The venues Conrado marched at over the summer ranged from local high school to professional sports stadiums like Mile High Stadium, home to the Denver Broncos and eventually at Lucas Oil Stadium, home of the Indianapolis Colts. That is the location of the World-Class finals competition.
“It was very tiring. We’ll perform at a venue, we’ll load up our buses and all of our equipment, and we’ll head on the road at 10 or 11 o’clock at night. Then we’ll show up at our next housing sight at anywhere from 2 a.m. to, on some occasions, 9 a.m. So, you’re sleeping on the bus a couple of hours of floor time and you get up the next morning, you rehearse and you do the same thing,” said Conrado. “You go perform a show and we had a formula and did it every day.”
Even though the Cascades are based out of Seattle, Conrado met people along the way that represented the whole country.
“Me being from Texas, me being nowhere near Seattle, there’s a lot of people I met that were from all over the country. I marched with people that were from Canada, people that were from North Carolina, that were from Pennsylvania and me from Texas, so we had people from all across the country marching,” said Conrado. “I got to meet a lot of people from across the country. I got to see a lot of different views and just kind of see how people act from different places of the country, see how people live, how they think.”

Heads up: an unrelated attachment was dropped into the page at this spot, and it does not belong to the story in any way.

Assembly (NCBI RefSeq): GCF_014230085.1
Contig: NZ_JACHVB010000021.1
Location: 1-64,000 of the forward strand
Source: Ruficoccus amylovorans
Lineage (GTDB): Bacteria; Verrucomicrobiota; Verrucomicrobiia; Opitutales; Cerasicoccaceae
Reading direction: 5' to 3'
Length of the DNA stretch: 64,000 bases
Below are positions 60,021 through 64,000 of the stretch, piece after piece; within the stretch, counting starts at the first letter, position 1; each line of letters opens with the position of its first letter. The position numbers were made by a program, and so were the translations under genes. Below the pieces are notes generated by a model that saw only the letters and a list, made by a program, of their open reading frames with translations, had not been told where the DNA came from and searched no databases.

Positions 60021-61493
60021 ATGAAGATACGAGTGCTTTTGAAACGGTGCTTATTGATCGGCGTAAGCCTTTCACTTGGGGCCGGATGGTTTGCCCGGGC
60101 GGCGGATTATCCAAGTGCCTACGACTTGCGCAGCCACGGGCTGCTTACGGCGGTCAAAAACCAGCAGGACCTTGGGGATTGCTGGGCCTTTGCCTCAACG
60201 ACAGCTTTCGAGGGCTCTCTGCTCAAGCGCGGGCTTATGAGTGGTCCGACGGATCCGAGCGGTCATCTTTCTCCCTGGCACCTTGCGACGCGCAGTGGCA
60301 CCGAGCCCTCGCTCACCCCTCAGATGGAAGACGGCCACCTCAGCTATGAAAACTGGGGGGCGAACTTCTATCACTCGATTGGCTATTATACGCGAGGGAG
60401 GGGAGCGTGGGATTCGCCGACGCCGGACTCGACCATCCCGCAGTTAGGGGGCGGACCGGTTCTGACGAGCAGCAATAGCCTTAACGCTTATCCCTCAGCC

On the field, Conrado marched on the bass drum line. The line was comprised of five drummers, including Conrado. Over time, the line’s chemistry grew to make them a well-oiled machine when playing together.
“Collectively we [bass drum line] play one piece of music. So all five of us are working together to make the music speak. I think it’s really cool and really interesting to see whenever it’s done well, but it can also be really hard to make happen. There’s a lot of getting to know people and you really got to connect with people to play, you got to basically feel how the guys around you are going to play,” said Conrado.